New research has brought about significant environmental and economic improvements to Indonesia’s pulp and paper sector.
Research led by the Center for International Forestry Research (CIFOR) investigating the pulp and paper sector in Indonesia has contributed to policy reform, the acceleration of plantation development, and the saving of more than 100,000 hectares of the world’s most environmentally important tropical rainforest, with hundreds of millions of dollars in attendant benefits.
The research revealed the poor monitoring and weak regulatory environment which allowed Indonesian pulp and paper companies to expand capacities at their mills and to continue harvesting fibre from natural forests at a pace that far exceeded plans to establish plantation fibre supplies. The study was the first to establish quantitative evidence of the effects of the disparity between mill growth and sustainable fibre supplies.
CIFOR’s policy-oriented research has been credited by key NGOs involved in advocacy, the Ministry of Forestry, and the corporations themselves with driving improvements in the sector, including increasing conservation set-asides and accelerating plantation development. From 2009, a Ministerial Decree on the ‘acceleration of plantation development and pulp and paper industry raw material supply’ was adopted, which requires specific improvements in fibre sourcing practices by 2014. As a result of these initiatives, 76,000 to 212,000 hectares (ha) of natural forest will have been saved by 2013.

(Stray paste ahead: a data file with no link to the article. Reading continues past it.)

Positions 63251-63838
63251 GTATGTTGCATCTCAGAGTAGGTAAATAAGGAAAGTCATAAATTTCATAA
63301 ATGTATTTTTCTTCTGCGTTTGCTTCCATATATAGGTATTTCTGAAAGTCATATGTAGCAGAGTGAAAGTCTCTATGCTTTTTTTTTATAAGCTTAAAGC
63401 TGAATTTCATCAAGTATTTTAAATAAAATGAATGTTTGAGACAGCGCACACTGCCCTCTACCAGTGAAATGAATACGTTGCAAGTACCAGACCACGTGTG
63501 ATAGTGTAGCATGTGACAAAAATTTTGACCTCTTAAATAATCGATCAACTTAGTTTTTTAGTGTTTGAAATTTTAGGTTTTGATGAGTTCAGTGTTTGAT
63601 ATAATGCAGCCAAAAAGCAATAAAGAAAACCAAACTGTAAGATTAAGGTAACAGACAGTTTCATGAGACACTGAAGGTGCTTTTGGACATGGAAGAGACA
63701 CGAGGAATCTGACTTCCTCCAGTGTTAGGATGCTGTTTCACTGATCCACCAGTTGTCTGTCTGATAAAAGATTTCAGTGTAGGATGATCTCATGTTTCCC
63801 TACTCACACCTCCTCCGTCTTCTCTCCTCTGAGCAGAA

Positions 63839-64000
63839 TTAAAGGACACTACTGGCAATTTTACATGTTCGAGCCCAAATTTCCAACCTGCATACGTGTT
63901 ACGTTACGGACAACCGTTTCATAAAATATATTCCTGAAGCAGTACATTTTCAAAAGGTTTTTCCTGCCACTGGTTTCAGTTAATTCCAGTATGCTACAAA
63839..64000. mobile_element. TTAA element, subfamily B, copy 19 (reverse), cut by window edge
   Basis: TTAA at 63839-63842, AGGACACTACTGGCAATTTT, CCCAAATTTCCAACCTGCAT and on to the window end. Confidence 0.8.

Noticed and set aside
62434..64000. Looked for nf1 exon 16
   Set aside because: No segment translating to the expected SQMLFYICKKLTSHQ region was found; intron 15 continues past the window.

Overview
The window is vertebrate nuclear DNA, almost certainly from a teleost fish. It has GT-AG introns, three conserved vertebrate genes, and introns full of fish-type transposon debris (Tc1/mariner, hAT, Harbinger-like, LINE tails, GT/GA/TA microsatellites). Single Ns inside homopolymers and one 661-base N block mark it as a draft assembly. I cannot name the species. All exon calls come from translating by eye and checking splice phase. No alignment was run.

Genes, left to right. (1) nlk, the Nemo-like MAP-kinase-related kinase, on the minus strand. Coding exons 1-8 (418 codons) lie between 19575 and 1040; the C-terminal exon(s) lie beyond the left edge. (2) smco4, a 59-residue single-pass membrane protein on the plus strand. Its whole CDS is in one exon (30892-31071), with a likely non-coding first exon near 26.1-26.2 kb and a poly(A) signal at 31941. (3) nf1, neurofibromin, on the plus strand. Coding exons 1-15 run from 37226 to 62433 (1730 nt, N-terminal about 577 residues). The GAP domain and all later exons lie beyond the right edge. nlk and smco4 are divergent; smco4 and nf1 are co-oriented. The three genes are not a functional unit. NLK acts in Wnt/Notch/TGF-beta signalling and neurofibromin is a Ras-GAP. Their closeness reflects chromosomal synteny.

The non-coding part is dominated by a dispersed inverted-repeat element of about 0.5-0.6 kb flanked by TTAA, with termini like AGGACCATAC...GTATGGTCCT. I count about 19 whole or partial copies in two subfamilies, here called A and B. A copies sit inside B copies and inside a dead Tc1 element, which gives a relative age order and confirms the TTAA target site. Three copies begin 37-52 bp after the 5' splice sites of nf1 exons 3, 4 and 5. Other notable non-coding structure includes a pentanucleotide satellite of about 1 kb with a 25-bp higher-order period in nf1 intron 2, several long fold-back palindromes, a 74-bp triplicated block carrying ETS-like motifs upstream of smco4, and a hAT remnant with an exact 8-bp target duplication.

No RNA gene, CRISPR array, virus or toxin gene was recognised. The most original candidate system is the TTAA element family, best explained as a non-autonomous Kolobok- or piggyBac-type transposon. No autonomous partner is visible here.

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DFID provided core funding for CIFOR’s Programme on the Underlying Causes of Deforestation and, more recently, CIFOR’s Programme on Forests and Governance.
- Raitzer, D.A. (2008) Assessing the impact of CIFOR’s influence on policy and practice in the Indonesian pulp and paper sector, Impact Assessment Paper. Center for International Forestry Research (CIFOR): Bogor, Indonesia.
- CGIAR Science Council Secretariat, (2008) Policy and practice in the Indonesian pulp and paper sector: assessing the impact of CIFOR’s research Science Council Brief: Standing Panel on Impact Assessment, Number 25